There's no doubt in my mind that as president, his judgment would be wisened by this humanity... something that has been sorely lacking in the White House for a long time and something that none of the other candidates have had the guts to show on foreign policy questions whatsoever.


scoop said...

Good post, very well said.

I have always been a Republican but during the Bush mess I started to fade. This idiot has destroyed the party. I have looked at McCain, Romney, Huckabee and the rest that are long gone and I say to myself, "This is it, this is the best we can do?" It is pitiful, there is so much damage to repair.

So now I wonder which path to take. I do like Obama even though many says he has no expierence, to them I say, Bush had expierence and look at the mess we are in across the world and here at home.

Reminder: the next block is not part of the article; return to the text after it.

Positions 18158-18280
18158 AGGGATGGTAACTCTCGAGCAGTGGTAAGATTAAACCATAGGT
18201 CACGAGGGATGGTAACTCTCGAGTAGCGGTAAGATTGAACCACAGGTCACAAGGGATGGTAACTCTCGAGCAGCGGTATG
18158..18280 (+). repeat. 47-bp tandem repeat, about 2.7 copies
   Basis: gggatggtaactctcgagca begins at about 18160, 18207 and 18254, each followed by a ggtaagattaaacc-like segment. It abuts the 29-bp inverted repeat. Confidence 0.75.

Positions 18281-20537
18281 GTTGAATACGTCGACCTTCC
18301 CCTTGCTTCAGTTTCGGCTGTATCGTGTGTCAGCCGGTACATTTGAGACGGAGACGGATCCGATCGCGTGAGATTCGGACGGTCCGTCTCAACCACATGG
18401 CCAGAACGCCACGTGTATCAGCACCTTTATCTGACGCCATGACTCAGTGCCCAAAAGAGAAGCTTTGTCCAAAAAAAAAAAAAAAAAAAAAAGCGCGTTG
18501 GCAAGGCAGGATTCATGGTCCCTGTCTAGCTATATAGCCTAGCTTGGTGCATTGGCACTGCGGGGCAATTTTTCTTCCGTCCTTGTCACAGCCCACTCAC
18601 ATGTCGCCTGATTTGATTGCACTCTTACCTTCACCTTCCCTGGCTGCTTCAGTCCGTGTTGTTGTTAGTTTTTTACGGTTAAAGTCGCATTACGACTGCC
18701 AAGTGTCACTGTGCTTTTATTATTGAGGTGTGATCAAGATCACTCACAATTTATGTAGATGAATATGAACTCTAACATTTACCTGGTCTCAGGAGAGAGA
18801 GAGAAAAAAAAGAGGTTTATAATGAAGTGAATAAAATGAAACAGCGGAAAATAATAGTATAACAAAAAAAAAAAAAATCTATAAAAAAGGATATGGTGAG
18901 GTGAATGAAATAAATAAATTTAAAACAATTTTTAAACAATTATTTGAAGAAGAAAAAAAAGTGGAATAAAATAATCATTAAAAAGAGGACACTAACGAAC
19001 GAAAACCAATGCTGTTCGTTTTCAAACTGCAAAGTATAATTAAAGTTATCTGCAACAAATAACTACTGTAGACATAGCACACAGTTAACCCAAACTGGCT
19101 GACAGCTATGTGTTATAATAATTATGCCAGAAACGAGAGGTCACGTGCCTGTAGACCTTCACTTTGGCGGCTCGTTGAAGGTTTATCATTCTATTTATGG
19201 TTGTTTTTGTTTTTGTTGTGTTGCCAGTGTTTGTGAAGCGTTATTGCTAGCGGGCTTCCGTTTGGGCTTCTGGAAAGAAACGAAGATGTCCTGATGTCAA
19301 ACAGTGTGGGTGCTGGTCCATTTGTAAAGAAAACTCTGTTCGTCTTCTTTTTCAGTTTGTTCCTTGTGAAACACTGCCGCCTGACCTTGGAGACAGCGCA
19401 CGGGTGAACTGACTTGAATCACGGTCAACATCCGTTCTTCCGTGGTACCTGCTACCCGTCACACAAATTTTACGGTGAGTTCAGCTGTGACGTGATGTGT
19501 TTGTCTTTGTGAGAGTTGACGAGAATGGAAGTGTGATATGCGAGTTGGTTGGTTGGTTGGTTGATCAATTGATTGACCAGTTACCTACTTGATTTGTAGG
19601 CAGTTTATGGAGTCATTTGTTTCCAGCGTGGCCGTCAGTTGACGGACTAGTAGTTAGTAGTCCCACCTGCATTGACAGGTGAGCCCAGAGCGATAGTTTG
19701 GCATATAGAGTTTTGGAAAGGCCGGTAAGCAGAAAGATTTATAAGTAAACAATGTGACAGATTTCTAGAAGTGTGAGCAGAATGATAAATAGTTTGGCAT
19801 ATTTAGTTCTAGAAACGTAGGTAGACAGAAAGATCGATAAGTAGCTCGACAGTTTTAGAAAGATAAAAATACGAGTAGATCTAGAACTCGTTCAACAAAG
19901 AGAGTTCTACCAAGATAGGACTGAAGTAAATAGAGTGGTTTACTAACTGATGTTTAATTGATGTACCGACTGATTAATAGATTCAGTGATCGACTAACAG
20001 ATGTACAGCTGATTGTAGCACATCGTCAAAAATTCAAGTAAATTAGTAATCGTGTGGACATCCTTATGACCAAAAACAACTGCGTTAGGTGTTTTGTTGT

Renegade Eye said...

See this.

The Democratic Party still hasn't, or ever will, be a party that represents it's contituencies that aren't monied. I'm sure if a real alternative existed, many would jump from it.

Mark said...

I too respect Obama's worldview. Our foreign policy credentials have been so damaged that a clean break with the past could be seen and made if Obama's elected. I also admire that his philosopher of choice is one known for advocating skepticism, Reinhold Neibuhr, and that he does challenge party orthodoxy at times, like with the teachers' unions or the failures within the black community.
But you know me, Brian. I can't vote for him in a general election.